Monday, Aug. 13, 2018: Respect, as in Self-Respect #UpbeatAuthors

Monday, August 13, 2018
Waxing Moon
Saturn Retrograde
Neptune Retrograde
Pluto Retrograde
Mars Retrograde
Mercury Retrograde
Uranus Retrograde

Let’s talk about respect when it comes to ourselves and our work.

If you don’t respect your writing, no one else has any reason to, either.

Don’t demean your work. Don’t make excuses around it. If you talk about your writing, and call yourself a writer, CALL YOURSELF A WRITER.

If someone tries to demean you, give them “The Look” and move on.

You do not owe it to anyone to discuss how much you earn, how much your advance is, how much your royalties are, or any other terms of your contract. When someone who has no business asking these questions tries to pry the information out of you, simply smile and say, “I’m happy with the terms of my contract.” And don’t engage.

If they persist, go ahead and say, “That’s none of your business.”

If someone tries to get you to work for them for free, whether it’s the insulting “You should write . . .” or the even more insulting, “Oh, but it’ll be so EASY to write this and we’ll make a lot of money out of it” – no.

For “You should write” smile and say, “I’m already contracted out on at least three years’ worth of ideas. But thanks for thinking of me.”

For the trying to get you to team up – which ALWAYS means you do the work while they bask in the money they think they’re going to rake in, again, smile and say, “My agent (or lawyer) handles that. Here’s the number. By the way, negotiations for ghost writing or co-writing start at 30K. And there has to be a publisher in place.”

Don’t engage with people who try to sabotage you. There’s nothing wrong with being cordial and walking away. If they continue to behave badly, there’s nothing wrong with being RUDE and walking away.

But the walking away is important.

Also, don’t denigrate your own work. You don’t “just” write marketing material or romance or genre. There’s not “just” in it. You DO.

Marketing writing is every bit as legitimate as novel writing as play writing as short story as anything else.

Don’t make self-deprecating comments about your work. There’s a difference between keeping your ego in check by being low-key and actively encouraging people not to respect your work. The choice of words you use to describe your work, even jokingly, will set the tone for the way strangers will regard you and your work. There’s a difference between an arrogant hard-sell (which is a turn-off), and a pleasant one-sentence summary (your log-line, your hook that you used in your pitch) that gives potential readers and conversationalists a taste of it.

Women have a tendency to self-deprecate more than men do. In the 1980s, we were supposed to wear the oversized shoulder pads that made us look like line-backers so we could tackle “a man’s world” (in stilettos, no less). Then, in the 90s, we were expected to self-deprecate, especially when we had major achievements.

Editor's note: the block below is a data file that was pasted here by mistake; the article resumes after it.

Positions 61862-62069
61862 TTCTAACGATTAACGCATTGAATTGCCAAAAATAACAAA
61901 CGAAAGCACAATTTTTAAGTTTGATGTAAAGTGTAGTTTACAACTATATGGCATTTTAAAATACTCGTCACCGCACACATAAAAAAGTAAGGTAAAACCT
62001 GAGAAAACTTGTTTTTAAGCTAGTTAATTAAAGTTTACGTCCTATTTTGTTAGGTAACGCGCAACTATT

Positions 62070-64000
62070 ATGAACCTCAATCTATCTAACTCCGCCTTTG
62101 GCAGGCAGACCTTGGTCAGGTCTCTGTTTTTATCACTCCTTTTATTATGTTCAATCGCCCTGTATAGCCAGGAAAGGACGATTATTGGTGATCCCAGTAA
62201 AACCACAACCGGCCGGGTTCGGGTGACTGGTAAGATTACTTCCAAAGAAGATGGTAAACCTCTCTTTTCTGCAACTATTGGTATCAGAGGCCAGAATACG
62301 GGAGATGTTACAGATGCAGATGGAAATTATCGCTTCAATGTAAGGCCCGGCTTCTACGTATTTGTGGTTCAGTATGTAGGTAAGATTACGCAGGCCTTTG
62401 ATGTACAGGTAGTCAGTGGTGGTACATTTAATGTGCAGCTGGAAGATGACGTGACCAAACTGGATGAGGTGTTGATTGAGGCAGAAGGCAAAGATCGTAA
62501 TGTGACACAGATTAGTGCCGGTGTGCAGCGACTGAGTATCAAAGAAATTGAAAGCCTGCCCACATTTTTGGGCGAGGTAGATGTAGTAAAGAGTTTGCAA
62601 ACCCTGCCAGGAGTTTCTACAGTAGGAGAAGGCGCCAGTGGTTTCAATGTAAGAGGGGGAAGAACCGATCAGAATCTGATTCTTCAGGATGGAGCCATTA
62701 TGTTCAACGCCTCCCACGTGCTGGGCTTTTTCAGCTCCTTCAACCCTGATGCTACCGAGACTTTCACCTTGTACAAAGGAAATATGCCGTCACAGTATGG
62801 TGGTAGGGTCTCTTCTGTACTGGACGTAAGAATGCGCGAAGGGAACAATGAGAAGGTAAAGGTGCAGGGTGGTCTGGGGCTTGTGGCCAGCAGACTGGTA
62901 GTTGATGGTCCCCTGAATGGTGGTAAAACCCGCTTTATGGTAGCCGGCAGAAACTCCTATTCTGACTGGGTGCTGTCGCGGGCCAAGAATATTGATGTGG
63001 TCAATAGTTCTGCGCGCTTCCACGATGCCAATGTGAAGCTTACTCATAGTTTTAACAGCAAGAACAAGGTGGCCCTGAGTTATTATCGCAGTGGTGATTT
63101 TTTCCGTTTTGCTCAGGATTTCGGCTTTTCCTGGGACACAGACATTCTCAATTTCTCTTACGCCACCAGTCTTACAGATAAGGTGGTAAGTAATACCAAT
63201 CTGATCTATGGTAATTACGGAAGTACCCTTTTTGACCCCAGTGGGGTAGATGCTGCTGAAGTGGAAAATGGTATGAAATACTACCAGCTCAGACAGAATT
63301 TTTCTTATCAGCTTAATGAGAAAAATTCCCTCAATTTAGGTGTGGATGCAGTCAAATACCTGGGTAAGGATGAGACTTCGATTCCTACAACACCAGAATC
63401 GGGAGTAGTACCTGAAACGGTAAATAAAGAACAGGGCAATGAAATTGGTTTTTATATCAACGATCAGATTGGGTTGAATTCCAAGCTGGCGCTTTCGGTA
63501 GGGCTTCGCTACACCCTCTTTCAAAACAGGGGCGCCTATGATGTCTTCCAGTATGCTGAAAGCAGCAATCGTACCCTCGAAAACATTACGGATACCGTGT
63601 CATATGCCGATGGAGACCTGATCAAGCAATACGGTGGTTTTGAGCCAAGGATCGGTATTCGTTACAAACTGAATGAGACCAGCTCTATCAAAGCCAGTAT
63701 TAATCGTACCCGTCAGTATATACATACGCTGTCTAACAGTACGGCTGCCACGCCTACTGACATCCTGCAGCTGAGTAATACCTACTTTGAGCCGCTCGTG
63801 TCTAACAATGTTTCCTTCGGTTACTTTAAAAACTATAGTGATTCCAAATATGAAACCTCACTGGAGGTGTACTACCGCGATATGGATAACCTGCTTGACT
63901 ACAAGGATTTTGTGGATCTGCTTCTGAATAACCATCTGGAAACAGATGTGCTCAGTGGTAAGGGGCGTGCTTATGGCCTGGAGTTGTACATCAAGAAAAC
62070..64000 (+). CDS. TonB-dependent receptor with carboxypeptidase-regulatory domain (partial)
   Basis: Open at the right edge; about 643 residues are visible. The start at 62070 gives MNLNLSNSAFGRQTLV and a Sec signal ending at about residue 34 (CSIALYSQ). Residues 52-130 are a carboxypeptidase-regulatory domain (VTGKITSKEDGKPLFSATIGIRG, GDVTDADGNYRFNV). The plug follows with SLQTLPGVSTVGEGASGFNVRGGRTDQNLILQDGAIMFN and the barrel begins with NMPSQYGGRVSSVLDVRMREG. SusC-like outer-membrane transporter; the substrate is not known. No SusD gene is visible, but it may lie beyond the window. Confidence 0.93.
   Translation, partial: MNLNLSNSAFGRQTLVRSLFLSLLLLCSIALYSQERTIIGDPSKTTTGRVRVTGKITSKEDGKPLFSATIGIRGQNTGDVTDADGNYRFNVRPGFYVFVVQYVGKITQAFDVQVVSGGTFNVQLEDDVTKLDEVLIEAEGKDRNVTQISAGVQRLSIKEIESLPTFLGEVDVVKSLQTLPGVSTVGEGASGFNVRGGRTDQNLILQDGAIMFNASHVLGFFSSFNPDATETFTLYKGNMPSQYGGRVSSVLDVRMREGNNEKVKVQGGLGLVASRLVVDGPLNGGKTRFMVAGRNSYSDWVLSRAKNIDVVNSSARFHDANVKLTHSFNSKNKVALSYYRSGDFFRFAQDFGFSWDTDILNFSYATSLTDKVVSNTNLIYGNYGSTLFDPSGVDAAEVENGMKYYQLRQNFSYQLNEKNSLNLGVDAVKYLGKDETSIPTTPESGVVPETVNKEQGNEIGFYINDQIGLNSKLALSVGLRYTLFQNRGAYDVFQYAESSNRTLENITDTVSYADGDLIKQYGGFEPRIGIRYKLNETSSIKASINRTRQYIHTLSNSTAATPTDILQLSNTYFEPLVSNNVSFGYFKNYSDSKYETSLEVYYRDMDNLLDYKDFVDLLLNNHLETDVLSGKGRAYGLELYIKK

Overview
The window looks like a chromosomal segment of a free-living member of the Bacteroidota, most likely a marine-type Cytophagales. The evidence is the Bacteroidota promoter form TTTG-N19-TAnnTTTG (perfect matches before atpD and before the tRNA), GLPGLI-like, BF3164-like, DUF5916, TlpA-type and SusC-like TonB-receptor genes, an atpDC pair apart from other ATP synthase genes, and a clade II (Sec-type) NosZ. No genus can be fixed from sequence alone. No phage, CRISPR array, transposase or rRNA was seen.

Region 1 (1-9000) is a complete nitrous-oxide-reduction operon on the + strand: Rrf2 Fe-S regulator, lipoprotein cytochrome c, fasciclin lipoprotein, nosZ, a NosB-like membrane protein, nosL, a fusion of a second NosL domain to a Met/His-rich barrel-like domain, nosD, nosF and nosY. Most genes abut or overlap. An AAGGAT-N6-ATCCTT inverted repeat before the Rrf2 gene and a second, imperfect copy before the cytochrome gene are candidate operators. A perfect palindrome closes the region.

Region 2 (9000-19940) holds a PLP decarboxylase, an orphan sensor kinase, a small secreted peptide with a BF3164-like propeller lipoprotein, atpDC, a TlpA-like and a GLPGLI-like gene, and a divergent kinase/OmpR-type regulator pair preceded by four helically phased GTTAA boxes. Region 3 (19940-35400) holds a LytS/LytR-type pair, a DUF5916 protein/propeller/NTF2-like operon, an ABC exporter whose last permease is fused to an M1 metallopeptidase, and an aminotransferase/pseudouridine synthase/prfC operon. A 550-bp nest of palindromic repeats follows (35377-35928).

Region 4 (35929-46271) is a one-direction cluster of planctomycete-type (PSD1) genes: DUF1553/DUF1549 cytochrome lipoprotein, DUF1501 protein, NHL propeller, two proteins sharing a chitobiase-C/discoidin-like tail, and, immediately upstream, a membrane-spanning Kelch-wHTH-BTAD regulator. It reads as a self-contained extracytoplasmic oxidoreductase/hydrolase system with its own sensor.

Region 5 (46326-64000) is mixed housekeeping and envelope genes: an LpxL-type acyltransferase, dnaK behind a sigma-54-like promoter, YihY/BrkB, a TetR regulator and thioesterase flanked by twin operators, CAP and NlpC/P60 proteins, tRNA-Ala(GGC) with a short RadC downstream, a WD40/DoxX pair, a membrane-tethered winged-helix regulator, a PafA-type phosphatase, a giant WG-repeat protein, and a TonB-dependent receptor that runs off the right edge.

Don’t.

Use positive language that shows self-respect without arrogance. There’s a difference between arrogance and assertion, and yes, it is about more than gender. Plenty of people will call you “arrogant” or “aggressive” if you are an assertive woman, especially an assertive author who’s a woman. That’s their problem, not yours.

Changing your negative self-talk takes time, but it is well worth it. When you start watching what you say out loud, it will also adjust in the voice that’s your saboteur, that often comes out as the “internal editor” (the negative kind) that gets in the way when we create.

That’s like when someone feigns interest in what you write, asks you about it, you tell them, and they say, “Oh! I never would read THAT!”

They aren’t “being honest.” They’re intentionally trying to make you feel like “less than” and that what you do is “less than.” If they were actually being productive members of society, they would smile and say, “How interesting! How wonderful that you wrote/published that!”

There are plenty of books that I won’t read – but I won’t spit in an author’s face by saying so when they’ve taken the time to tell me about the book, ESPECIALLY when I’ve asked about it.

There’s no reason you can’t be supportive and gracious, even when you don’t plan to read the book.

Smile and move to a different conversational group. I no longer grope for another topic. I’ve learned that this individual does not have the most basic social etiquette, and I’m not going to waste time. I smile and move on.

In this divisive time, I get plenty of “I bet you write feminist libtard crap.” To which I smile and say, “No, you wouldn’t like it. My work deals with concepts of humanity, justice, equality, which don’t interest you. Plus, I use words of more than one syllable.”

And I walk away.

Never forget how much non-artists HATE the fact that artists create. They will pretend they “don’t mean anything” by their remarks. But they do. The purpose is to undermine your self-esteem, your self-confidence, to make you feel bad, to “cut you down a peg” or to “put you in your place.”

My place is wherever I CHOOSE it to be.

Smile, be gracious, disengage.

Hold on to the core of your self-respect.

Don’t let anyone treat you with less than respect.

When you respect yourself and disengage from those who treat you without it, you’ll be surprised how their behavior changes, how positively your self-respect affects your life (and your work), and it begins an upward spiral.

Published in: on August 13, 2018 at 4:14 am  Comments (4)  
Tags: , , , ,